Nearly a hundred years have gone by since Cushing’s mistake. Should we be surprised the error persists? Not really. Like Cushing, many readers would feel comfortable with, some even thrilled by, the Browne label. Few readers would be familiar enough with Browne to realize the temple quote’s style and diction clashed with Browne’s, or would know that the term “temple of science” only started to circulate decades after Browne’s death. It is possible, even likely, that some early transmitters of the temple quote had suspicions about the attribution. But their journeys to verification would inevitably bring them to the previously quoted passage from Cushing, and even if they pushed on to the valedictory itself, they would still be facing the gigantic task of reading all of Thomas Browne to prove, in effect, that Harvey Cushing—father of neurosurgery, Harvard and Yale professor, bestselling Pulitzer Prize winner, and Osler heir and authority—had goofed. That is a lot of effort against very long odds for the sake of a relatively small textual point, so why bother? Call this deference the other Cushing Effect.

Going forward, to whom should quotation collectors attribute the temple quote? Since the precise wording comes from Osler, he would be the logical candidate, but in his McGill address he clearly does not want to be known as taking credit, thus leaving us to ascribe the quote either to the Lancet (the source for much of the wording) or, viewing it as a commonplace, to label it Anonymous or a Canadian-English proverb.

And if we accept Francis Darwin’s assertion that “in science credit goes to the man who convinces the world, not to the man to whom the idea first comes,”11 we might even offer the label to Harvey Cushing. After all, he chose to include it in his publication, and it was that immensely successful book that rescued the quotation from a fifty-year-old journal and brought it to the attention of the world.

William Osler. Photo by Gilbert & Bacon, 1880. Via Wikimedia. Public domain.

Finally, one could try to please everyone (and therefore no one) by assigning multiple authorship, treating the quotation as a scientific law or medical syndrome, and calling it, perhaps, the Lancet-Osler-Cushing Dictum.

But multi-authorship, for all its pretense of fairness and precision, would, like the labels “Anonymous,” “Proverb,” or “Lancet Address,” not only depersonalize the quote, but deprive it of a connection to a single major figure, and there can be no doubt that the mistaken attribution to Sir Thomas Browne has contributed to the quote’s popularity and availability. At this point in the saga of the temple quote, the issue of attribution merges with that of preserving the quotation’s status and accessibility. So, despite his demurral, I would award the authorship prize to Osler alone: not only did he recognize the importance of the Lancet passage and vastly improve its quotability, but his name affords the necessary humanity and gravitas and, in these profit-driven times, would grant wide, easy, and long-term access in lists of Oslerian wisdom.

It is not surprising that proper attribution has waited until the internet age, a time when passing curiosities are easily indulged with fast and powerful text-scanning tools. The internet giveth (to Osler); the internet taketh away (from Browne).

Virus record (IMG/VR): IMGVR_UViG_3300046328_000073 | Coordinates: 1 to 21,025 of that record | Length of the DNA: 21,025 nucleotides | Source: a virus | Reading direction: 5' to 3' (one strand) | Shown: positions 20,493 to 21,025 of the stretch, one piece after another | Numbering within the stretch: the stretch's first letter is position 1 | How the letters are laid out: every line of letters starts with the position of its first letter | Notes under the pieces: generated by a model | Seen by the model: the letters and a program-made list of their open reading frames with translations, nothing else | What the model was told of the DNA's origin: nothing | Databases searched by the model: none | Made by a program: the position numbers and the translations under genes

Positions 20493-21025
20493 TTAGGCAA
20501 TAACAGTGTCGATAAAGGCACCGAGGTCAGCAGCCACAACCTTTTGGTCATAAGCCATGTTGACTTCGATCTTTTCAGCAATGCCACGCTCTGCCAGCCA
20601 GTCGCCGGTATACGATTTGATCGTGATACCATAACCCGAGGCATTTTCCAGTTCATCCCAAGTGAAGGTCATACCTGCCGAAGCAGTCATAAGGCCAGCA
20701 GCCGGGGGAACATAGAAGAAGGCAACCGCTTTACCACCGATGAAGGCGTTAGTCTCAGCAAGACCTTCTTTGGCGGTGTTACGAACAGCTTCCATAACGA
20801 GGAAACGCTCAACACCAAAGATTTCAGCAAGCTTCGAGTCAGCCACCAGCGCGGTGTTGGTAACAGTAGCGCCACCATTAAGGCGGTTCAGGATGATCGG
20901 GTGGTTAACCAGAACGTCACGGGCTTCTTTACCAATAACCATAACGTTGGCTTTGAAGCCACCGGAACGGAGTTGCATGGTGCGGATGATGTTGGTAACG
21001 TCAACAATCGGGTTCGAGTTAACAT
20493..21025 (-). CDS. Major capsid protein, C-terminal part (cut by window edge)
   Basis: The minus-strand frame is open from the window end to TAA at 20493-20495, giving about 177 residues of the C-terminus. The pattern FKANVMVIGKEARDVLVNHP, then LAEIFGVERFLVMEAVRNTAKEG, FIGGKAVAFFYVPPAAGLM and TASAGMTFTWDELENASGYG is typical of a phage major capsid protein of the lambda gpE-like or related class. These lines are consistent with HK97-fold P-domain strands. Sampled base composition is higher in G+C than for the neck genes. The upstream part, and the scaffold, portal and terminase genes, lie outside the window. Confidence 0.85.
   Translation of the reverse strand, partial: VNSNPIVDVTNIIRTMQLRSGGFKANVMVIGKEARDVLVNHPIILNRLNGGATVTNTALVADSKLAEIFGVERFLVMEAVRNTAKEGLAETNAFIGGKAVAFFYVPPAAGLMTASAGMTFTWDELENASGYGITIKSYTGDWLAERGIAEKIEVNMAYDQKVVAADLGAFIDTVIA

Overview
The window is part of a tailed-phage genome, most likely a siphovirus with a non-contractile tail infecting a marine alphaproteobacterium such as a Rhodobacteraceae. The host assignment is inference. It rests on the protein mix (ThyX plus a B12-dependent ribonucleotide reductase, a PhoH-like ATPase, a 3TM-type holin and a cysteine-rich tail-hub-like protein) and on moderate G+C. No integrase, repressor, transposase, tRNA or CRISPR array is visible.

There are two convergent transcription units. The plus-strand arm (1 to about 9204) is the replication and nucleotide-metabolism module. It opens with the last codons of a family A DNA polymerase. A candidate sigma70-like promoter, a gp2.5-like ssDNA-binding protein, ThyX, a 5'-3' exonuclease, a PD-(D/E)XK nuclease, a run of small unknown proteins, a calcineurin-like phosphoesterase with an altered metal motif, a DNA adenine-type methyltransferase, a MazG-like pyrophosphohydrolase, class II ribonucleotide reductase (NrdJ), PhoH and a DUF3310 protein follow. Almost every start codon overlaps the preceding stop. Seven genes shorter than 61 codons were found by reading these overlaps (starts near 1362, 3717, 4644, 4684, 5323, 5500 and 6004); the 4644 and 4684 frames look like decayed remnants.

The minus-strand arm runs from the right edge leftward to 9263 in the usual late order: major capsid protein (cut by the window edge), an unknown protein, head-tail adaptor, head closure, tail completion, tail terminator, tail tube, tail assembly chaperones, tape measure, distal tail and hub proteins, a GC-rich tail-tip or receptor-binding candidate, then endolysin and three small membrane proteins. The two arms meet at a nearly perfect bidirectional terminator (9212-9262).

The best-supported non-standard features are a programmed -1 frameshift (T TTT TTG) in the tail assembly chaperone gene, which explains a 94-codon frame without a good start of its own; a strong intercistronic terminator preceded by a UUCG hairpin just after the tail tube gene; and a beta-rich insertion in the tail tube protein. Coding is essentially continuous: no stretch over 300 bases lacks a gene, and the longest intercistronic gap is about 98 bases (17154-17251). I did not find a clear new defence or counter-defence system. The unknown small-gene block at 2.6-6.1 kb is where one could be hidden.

But even if stripped of the fame of the temple quote (fame he would not have been impressed by), Sir Thomas, in spirit, still presides over this quest for correct attribution, in particular the spirit of his great Pseudotoxia Epidemica, a work which eerily prefigures our current dedication to evidence-based medicine. Subtitled “Enquires into Very many Received Tenents, And commonly Presumed Truths,” Pseudodoxia Epidemica seeks to debunk popular misconceptions—so-called vulgar errors—and explain how they occur as a result of various factors like gullibility, bias, or, as in this case, deference to authority. By removing Browne’s name from the temple quote we are doing what Browne himself would do: examine the evidence and then rid the world of one more vulgar error.



  1. Strauss, Maurice, ed. Familiar Medical Quotations. Boston: Little, Brown, 1968; Gaither, Carl, and Cavazos-Gaither Alma, eds. Medically Speaking: A Dictionary of Quotations on Dentistry, Medicine and Nursing. Bristol: Institute of Physics, 1999; McDonald, Peter, ed. Oxford Dictionary of Medical Quotations. New York: Oxford University Press, 2004.
  2. Bixler, Julius. “Physicians as metaphysicians.” Connecticut State Medical Journal10 (1946): 576; Washington, Harriet, Deadly Monopolies. New York: Doubleday, 2011.
  3. Browne’s works accessed via Eason, James, “Sir Thomas Browne,” University of Chicago, http://penelope.uchicago.edu; and Jokinen, Anniina, “Sir Thomas Browne (1605~1682),” Luminarium, http://luminarium.org/sevenlit/browne/index.html.
  4. Browne, Thomas. The Prose of Sir Thomas Browne. New York: NYU Press, 1968.
  5. Cushing, Harvey. The life of Sir William Osler. Vol. 1. London: Oxford University Press, 1940: 129.
  6. Osler, William. “Valedictory address to the graduates in medicine and surgery, McGill University.” Canada Medical and Surgical Journal 3 (1875): 433-42.
  7. “Address to Students.” Lancet 2 (1871): 351-53.
  8. Pierce, Benjamin. “Opening Address.” Proceedings of the American Association for the Advancement of Science, Seventh Meeting, 1853. Cambridge: Joseph Lovering, 1856.
  9. Auerbach, Berthold. The “Good Hour”: or Evening Holiday. London: George Routledge and Sons, 1976.
  10. Carpenter, Matthew. “Address of Hon. Matt H. Carpenter.” Albany Law Journal 2 (1870): 121-26.
  11. Darwin, Francis. “Francis Galton.” The Eugenics Review 6, no. 1 (1914): 1.



ROBERT SCHELL, MD, is a retired neurologist (formerly chief, neurology service, Brooklyn Veterans Hospital, Brooklyn, New York).


Winter 2023 |  Sections  |  Literary Essays